The volume of coal mined on the Navajo Nation land has declined in the early 21st century. The Chevron Corporation's P&M McKinley Mine was the first large-scale surface coal mine in New Mexico when it opened in 1961. It closed in January 2010. Peabody Energy's Black Mesa coal mine, a controversial strip mine, was shut down in December 2005 because of its environmental impact and lost an appeal to reopen in January 2010.The Black Mesa mine fed the 1.5 GW Mohave Power Station at Laughlin, Nevada, via a slurry pipeline that used water from the Black Mesa aquifer. The nearby Kayenta Mine used the Black Mesa & Lake Powell Railroad to move coal to the former Navajo Generating Station (2.2 GW) at Page, Arizona.

The Kayenta Mine provided the majority of leased revenues for the tribe. The Kayenta mine also provided wages to those Navajos who were part of its 400 employees.


The uranium market, which was active during and after the second World War, slowed near the end of that period. The Nation has suffered considerable environmental contamination and health effects as a result of poor regulation of uranium mining. As of 2005, the Navajo Nation has prohibited uranium mining altogether within its borders.

Oil and natural gas

There are developed and potential oil and gas fields on the Navajo Nation. The oldest and largest group of fields is in the Paradox Basin in the Four Corners area. Most of these fields are located in the Aneth Extension in Utah but there are a few wells in Colorado, New Mexico and Arizona. The first well was drilled in the Aneth Extension in 1956. In 2006 the Paradox Basin fields were injected with water and Co2 to increase declining production. There are also wells in the Checkerboard area in New Mexico that are on leased land owned by individual Navajos.

The selling of leases and oil royalties have changed over the years. The Aneth Extension was created from Public Domain lands as part a 1933 exchange for lands flooded by Lake Powell. Congress appointed Utah as trustee on behalf of Navajos living in San Juan County, Utah for any potential revenues that came from natural resources in the area. Utah initially created a 3-person committee to make leases, receive royalties and improve the living conditions for Utah Navajos. As the revenues and resulting expenditures increased, Utah created the 12 member Navajo Commission to do the operational work. The Navajo Nation and Bureau of Indian Affairs are also involved.

There are several Navajo organizations that deal with oil and gas. The Utah Diné Corporation is a nonprofit organization established to take over from the Navajo Commission. The Navajo Nation Oil and Gas Company owns and operates oil and natural gas interests primarily in New Mexico, Colorado, and Utah. Federally incorporated, it is wholly owned by the Navajo Nation.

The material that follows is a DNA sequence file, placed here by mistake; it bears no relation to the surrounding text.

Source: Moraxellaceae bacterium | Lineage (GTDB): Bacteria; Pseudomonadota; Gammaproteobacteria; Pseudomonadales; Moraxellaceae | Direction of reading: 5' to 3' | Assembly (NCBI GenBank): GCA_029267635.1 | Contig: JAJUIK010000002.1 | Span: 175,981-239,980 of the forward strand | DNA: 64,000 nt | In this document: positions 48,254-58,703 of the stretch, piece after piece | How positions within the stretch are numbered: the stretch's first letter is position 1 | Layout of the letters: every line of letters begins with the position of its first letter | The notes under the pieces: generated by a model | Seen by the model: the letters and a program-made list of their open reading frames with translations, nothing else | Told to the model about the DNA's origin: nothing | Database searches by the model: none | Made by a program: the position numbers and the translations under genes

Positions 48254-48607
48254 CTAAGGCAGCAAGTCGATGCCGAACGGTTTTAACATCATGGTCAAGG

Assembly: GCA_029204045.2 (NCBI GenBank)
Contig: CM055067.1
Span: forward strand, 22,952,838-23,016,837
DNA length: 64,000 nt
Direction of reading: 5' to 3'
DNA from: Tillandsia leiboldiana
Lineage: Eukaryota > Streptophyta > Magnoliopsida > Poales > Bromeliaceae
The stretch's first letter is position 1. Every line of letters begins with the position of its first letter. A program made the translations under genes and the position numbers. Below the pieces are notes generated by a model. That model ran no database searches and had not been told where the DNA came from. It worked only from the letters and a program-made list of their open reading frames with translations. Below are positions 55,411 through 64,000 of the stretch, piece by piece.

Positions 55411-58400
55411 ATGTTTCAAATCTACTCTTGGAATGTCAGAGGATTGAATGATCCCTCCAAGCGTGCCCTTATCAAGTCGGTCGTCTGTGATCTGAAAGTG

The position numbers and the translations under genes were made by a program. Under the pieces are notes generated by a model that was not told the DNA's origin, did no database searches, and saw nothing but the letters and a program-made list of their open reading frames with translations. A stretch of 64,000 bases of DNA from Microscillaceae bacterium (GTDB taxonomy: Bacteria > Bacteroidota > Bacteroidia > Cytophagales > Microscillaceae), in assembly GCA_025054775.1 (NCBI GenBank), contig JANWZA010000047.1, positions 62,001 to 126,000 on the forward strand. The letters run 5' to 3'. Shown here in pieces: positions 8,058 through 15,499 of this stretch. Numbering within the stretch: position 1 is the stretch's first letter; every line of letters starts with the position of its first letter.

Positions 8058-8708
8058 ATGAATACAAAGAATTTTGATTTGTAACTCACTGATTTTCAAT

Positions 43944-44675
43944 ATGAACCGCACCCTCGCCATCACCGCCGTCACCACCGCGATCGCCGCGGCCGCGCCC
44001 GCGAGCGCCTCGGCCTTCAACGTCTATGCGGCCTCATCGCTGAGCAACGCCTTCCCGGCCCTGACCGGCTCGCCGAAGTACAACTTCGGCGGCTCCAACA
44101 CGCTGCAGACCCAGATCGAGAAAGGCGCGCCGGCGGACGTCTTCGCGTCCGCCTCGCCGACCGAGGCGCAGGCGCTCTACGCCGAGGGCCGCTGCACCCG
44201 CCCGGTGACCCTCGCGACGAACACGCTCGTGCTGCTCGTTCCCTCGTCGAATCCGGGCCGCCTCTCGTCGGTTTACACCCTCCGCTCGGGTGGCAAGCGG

In early 2008, the Navajo Nation and Houston-based IPP entered into an agreement to monitor wind resources, with the potential to build a 500-megawatt wind farm some 50 miles (80 km) north of Flagstaff, Arizona. Known as the Navajo Wind Project, it is proposed as the second commercial wind farm in Arizona after Iberdrola's Dry Lake Wind Power Project between Holbrook and Overgaard-Heber. The project is to be built on Aubrey Cliffs in Coconino County, Arizona.

In December 2010, the President and Navajo Council approved a proposal by the NTUA, an enterprise of the Navajo Nation and Edison Mission Energy, to develop an 85-megawatt wind project at Big Boquillas Ranch, which is owned by the Navajo Nation and is located 80 miles west of Flagstaff. NTUA plans to develop this to a 200-megawatt capacity at peak. This has been planned as the first majority-owned native project; NTUS was to own 51%. An estimated 300–350 people will construct the facility; it will have 10 permanent jobs. In August 2011, the Salt River Project, an Arizona utility, was announced as the first utility customer. Permitting and negotiations involve tribal, federal, state and local stakeholders. The project is intended not only as a shift to renewable energy but to increase access for tribal members; an estimated 16,000 homes are without access to electricity.

The wind project has foundered because of a "long feud between Cameron [Chapter] and Window Rock [central government] over which company to back." Both companies pulled out. Negotiations with Clipper Windpower looked promising but that company was put up for sale after the recession."

The U.S. center hardest hit by COVID-19 isn't headline-grabbing New York City; it's the Navajo Nation in the American southwest.

"One big issue for the high rate is a lack of infrastructure that was a problem long before the new coronavirus appeared, said Dr. Sriram Shamasunder, an associate professor of medicine at the University of California, San Francisco. He is also the co-founder of UCSF's Health, Equity, Action, Leadership (HEAL) Initiative, which is partnering with the Navajo Nation to improve conditions.